In a never-ending saga between Google and France’s competition authority over copyright protections for news snippets, the Autorité de la Concurrence announced a €250 million fine against the tech giant Wednesday (around $270 million at today’s exchange rate).

According to the competition watchdog, Google disregarded some of its previous commitments with news publishers. But the decision is especially notable because it drops something else that’s bang up-to-date — by latching onto Google’s use of news publishers’ content to train its generative AI model Bard/Gemini.

The competition authority has found fault with Google for failing to notify news publishers of this GenAI use of their copyrighted content. This is in light of earlier commitments Google made which are aimed at ensuring it undertakes fair payment talks with publishers over reuse of their content.

Copyright and competition wrongs

In 2019, the European Union passed a pan-EU digital copyright reform that extended copyright protections to news headlines and snippets. News aggregators, such as Google News, Discover and the “Top Stories” feature box on search results pages, had previously scraped and displayed these news stories on their products without any financial compensation.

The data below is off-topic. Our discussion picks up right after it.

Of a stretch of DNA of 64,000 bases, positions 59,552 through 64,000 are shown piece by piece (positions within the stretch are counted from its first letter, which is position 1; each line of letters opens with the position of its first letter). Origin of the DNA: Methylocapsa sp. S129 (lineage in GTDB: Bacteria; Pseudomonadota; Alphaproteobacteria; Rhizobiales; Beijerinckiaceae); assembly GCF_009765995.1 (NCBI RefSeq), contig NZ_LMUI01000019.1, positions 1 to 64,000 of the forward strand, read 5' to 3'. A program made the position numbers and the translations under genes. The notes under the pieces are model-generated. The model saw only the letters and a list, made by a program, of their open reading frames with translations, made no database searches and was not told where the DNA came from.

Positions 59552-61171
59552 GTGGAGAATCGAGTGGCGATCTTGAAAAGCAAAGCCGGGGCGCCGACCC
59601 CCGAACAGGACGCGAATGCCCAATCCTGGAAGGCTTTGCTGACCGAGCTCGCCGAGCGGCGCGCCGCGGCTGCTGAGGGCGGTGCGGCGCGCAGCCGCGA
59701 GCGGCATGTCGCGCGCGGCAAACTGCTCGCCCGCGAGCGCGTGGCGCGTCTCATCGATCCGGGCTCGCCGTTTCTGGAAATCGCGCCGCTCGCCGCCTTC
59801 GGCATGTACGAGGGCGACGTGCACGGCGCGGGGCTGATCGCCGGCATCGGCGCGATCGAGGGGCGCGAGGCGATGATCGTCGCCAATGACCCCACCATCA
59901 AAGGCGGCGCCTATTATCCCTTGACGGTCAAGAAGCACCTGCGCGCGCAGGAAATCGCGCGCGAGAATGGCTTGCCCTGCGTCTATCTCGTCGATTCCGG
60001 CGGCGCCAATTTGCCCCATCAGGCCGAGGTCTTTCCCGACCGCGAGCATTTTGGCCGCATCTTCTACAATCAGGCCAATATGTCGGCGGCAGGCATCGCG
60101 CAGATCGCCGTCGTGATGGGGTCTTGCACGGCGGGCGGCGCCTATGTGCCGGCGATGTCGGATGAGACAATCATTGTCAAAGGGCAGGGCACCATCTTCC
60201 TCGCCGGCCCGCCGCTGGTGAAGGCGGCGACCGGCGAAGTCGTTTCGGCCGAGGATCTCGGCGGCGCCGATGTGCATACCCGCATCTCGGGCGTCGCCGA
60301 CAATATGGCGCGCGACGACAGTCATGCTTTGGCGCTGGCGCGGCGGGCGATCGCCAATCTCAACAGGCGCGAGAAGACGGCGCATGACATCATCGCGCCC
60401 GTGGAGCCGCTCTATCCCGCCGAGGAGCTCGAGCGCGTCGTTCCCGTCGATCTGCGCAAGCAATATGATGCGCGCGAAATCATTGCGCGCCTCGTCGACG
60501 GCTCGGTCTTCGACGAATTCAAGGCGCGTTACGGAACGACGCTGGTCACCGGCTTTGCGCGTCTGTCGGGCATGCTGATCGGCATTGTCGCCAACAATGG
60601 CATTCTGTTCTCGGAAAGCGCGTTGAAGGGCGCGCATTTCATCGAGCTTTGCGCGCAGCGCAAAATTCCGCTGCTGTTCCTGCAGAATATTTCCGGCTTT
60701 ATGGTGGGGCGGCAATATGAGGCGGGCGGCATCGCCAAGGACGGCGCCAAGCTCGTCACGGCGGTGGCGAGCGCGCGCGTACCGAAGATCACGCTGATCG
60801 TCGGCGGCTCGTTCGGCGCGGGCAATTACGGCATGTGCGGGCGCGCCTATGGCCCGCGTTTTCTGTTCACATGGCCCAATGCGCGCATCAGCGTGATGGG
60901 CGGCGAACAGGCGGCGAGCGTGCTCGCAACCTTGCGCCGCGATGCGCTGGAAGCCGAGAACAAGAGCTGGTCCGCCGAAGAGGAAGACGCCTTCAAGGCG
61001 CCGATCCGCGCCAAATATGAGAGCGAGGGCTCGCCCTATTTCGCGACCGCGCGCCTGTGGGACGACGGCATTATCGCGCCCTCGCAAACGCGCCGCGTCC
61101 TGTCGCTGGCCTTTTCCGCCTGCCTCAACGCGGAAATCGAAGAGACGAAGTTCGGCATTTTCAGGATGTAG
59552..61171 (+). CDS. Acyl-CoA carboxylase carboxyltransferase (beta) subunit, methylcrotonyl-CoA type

Google originally sought to evade the law by switching off Google News in France. But the competition authority quickly stepped in — finding its unilateral action an abuse of a dominant market position that risked harm to publishers. The intervention essentially forced Google to cut deals with local publishers over content reuse. But in 2021, Google was hit with a $592 million fine after the competition authority found major breaches in its negotiations with local publishers and agencies.